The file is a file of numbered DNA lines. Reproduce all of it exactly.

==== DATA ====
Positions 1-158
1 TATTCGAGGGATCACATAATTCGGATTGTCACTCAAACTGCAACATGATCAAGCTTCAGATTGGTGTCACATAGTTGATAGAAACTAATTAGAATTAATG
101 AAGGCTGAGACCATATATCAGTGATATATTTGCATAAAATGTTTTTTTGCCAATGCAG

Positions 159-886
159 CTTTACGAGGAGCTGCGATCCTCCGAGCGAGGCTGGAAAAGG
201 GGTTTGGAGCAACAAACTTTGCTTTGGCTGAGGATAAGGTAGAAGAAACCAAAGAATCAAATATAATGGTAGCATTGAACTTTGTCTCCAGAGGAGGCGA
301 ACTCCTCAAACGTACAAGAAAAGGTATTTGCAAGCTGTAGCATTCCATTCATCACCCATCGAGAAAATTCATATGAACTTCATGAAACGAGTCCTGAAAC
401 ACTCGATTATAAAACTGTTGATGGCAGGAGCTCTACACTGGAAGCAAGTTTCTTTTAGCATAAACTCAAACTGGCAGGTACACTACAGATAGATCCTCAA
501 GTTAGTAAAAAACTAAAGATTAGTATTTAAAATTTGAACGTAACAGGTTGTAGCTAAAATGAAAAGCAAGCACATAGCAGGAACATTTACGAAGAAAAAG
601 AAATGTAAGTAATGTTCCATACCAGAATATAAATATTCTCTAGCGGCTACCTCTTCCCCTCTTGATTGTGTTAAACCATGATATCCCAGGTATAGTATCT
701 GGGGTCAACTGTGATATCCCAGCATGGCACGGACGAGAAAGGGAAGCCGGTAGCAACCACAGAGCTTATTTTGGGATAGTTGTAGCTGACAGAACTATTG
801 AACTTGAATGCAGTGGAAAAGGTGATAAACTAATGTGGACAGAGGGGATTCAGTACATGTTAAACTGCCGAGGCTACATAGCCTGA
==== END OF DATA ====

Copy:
Positions 1-158
1 TATTCGAGGGATCACATAATTCGGATTGTCACTCAAACTGCAACATGATCAAGCTTCAGATTGGTGTCACATAGTTGATAGAAACTAATTAGAATTAATG
101 AAGGCTGAGACCATATATCAGTGATATATTTGCATAAAATGTTTTTTTGCCAATGCAG

Positions 159-886
159 CTTTACGAGGAGCTGCGATCCTCCGAGCGAGGCTGGAAAAGG
201 GGTTTGGAGCAACAAACTTTGCTTTGGCTGAGGATAAGGTAGAAGAAACCAAAGAATCAAATATAATGGTAGCATTGAACTTTGTCTCCAGAGGAGGCGA
301 ACTCCTCAAACGTACAAGAAAAGGTATTTGCAAGCTGTAGCATTCCATTCATCACCCATCGAGAAAATTCATATGAACTTCATGAAACGAGTCCTGAAAC
401 ACTCGATTATAAAACTGTTGATGGCAGGAGCTCTACACTGGAAGCAAGTTTCTTTTAGCATAAACTCAAACTGGCAGGTACACTACAGATAGATCCTCAA
501 GTTAGTAAAAAACTAAAGATTAGTATTTAAAATTTGAACGTAACAGGTTGTAGCTAAAATGAAAAGCAAGCACATAGCAGGAACATTTACGAAGAAAAAG
601 AAATGTAAGTAATGTTCCATACCAGAATATAAATATTCTCTAGCGGCTACCTCTTCCCCTCTTGATTGTGTTAAACCATGATATCCCAGGTATAGTATCT
701 GGGGTCAACTGTGATATCCCAGCATGGCACGGACGAGAAAGGGAAGCCGGTAGCAACCACAGAGCTTATTTTGGGATAGTTGTAGCTGACAGAACTATTG
801 AACTTGAATGCAGTGGAAAAGGTGATAAACTAATGTGGACAGAGGGGATTCAGTACATGTTAAACTGCCGAGGCTACATAGCCTGA